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Are You a Facebook Addict?

by Dore Frances, M.A., Theapeutic Consultant and founder of Horizon Family Solutions, LLC
A client was 15 minutes late showing up for our appointment this morning. Facebook!

She blamed Facebook!

Is this social-networking phenomenon "addictive?"

Can you survive without it? Are you one of the 175 million people who are on Facebook? For the last year this parent has been passionately against her son being on the Internet, as she feels he is addicted. She has been concerned about his fake friendships and virtual connections rather than genuine ones. Now, who is the fanatic and where did her son learn about the Internet and how is it that he became addicted? This mom says that Facebook is the ideal procrastination tool for her. She finds creative excuses for not being with her son when he is aggravating and not being with her husband when she wants her own "me" time. On the average she spends 1 hour to 2 hours on Facebook daily. What does she do?

She says she updates her status, gushes over photos, discovered her neighbor had a bad cold, and a co-worker has a crush on Brad Pitt. She now knows 25 things about someone's brother she does not even know and has debated over which way the toilet paper needs to be placed on the roll.

She also knows who is tired and who is energized. She knows who loves the beach and who loves burgers.

She knows who is going to bed and when, and who is staying up working late. To an outsider, this probably sounds like 60 minutes of nothing. Yes, sometimes it works. A while back I had a neighbor that was sick and was on Facebook and was worried she would be sick for her wedding. I was able to take something to her that helped because I saw it on Facebook. And so yes, it can be beneficial. So, is Facebook a good way to stay in touch or is it a way to avoid "real connections" and "actual communication", and is that what we are teaching our kids, and if so, why then are parents so angry at their kids for avoiding them and not talking to them, as they would rather be on the Internet? The costs of devaluing real connections, real communication, real friendships and the reduction of face-to-face interaction and replacing those with superficial relationships is hurting our kids and our families.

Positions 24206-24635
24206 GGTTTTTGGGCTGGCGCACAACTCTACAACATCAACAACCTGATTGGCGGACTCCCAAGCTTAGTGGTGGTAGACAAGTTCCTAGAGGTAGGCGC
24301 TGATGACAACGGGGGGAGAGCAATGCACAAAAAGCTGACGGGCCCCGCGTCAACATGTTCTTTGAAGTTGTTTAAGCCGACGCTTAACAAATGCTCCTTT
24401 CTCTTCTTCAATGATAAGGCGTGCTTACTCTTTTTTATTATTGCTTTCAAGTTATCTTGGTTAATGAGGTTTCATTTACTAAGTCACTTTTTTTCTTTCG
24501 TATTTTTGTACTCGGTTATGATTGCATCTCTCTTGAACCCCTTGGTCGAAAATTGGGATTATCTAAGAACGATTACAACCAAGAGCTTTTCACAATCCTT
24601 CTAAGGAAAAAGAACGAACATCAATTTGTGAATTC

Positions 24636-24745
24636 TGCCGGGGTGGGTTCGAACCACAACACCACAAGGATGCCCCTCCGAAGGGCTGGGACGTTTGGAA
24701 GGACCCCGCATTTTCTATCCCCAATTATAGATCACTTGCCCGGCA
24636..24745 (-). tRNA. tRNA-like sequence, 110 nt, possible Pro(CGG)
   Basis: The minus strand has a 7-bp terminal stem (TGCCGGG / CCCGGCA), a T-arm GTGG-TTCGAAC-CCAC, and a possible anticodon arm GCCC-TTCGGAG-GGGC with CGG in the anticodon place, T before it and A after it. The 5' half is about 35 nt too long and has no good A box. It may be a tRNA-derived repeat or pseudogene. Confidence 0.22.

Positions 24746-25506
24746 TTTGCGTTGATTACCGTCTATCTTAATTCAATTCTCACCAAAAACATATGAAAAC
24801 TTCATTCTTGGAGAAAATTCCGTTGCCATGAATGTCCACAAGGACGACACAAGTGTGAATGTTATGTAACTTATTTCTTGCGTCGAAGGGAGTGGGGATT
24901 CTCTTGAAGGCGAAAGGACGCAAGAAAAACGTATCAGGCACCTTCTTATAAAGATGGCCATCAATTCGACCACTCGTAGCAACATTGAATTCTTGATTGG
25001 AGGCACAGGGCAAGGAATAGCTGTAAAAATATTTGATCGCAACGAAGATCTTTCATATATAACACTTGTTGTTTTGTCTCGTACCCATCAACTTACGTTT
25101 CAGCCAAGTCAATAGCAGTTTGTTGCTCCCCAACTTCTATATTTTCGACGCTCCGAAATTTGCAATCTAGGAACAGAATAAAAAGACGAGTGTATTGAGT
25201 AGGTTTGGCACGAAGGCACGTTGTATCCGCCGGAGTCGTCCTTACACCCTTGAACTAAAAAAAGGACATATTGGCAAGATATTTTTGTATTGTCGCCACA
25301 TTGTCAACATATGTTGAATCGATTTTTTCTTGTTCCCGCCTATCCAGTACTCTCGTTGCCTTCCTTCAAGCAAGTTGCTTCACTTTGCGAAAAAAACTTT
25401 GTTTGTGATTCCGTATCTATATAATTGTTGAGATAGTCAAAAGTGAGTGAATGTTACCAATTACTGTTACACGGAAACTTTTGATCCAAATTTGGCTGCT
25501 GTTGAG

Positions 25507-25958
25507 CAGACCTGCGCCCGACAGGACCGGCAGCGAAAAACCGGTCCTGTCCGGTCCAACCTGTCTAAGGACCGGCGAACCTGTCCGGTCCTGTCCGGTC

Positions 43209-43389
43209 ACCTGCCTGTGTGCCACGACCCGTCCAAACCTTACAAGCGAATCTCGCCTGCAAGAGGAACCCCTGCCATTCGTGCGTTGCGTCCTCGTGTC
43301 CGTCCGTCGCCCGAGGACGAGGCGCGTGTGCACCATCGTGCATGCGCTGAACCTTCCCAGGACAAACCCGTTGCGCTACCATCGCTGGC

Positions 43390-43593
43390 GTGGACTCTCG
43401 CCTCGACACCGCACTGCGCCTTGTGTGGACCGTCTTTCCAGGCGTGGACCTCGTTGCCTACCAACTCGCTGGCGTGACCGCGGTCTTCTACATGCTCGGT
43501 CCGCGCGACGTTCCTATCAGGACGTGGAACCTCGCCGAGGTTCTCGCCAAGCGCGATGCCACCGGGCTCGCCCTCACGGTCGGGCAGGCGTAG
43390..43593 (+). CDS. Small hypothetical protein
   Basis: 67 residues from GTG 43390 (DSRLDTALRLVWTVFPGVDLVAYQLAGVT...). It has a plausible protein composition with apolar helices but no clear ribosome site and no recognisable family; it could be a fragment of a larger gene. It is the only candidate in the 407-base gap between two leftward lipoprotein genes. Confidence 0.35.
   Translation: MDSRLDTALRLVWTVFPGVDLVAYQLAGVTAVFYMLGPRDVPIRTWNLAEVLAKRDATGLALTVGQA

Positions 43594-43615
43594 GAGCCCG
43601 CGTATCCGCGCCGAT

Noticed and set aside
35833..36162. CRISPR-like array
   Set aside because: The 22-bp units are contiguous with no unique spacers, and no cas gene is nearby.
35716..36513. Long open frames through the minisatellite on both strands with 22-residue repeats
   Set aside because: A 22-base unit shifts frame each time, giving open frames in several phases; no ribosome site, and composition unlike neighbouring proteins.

Yes, Facebook is fantastic for staying in touch with far-flung friends and family and business associates. Moreover, it can give us day-to-day surprisingly touching snapshots of our loved ones day to day lives.

The site has greatly strengthened bonds in my real world.

However, when it comes to choosing between cultivating relationships on Facebook versus in real life, of course, it is no contest. A computer cannot offer me a cup of coffee, laugh out loud at my jokes, or give me a hug.

I know my client feels bad about arriving late for her appointment today, and she vowed not to let Facebook take precedence over her home life, her kids or her husband!

Dore Frances, M.A., is an educational consultant, childs right advocate, parent coach, specializing in working with troubled teens and their families in the United States, Canda, and abroad. See her site at: or contact her by phone at:(541) 312-4422, or email
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Disclaimer: Internet Special Education Resources (ISER) provides this information in an effort to help parents find local special education professionals and resources. ISER does not recommend or endorse any particular special education referral source, special educational methodological bias, type of special education professional, or specific special education professional.


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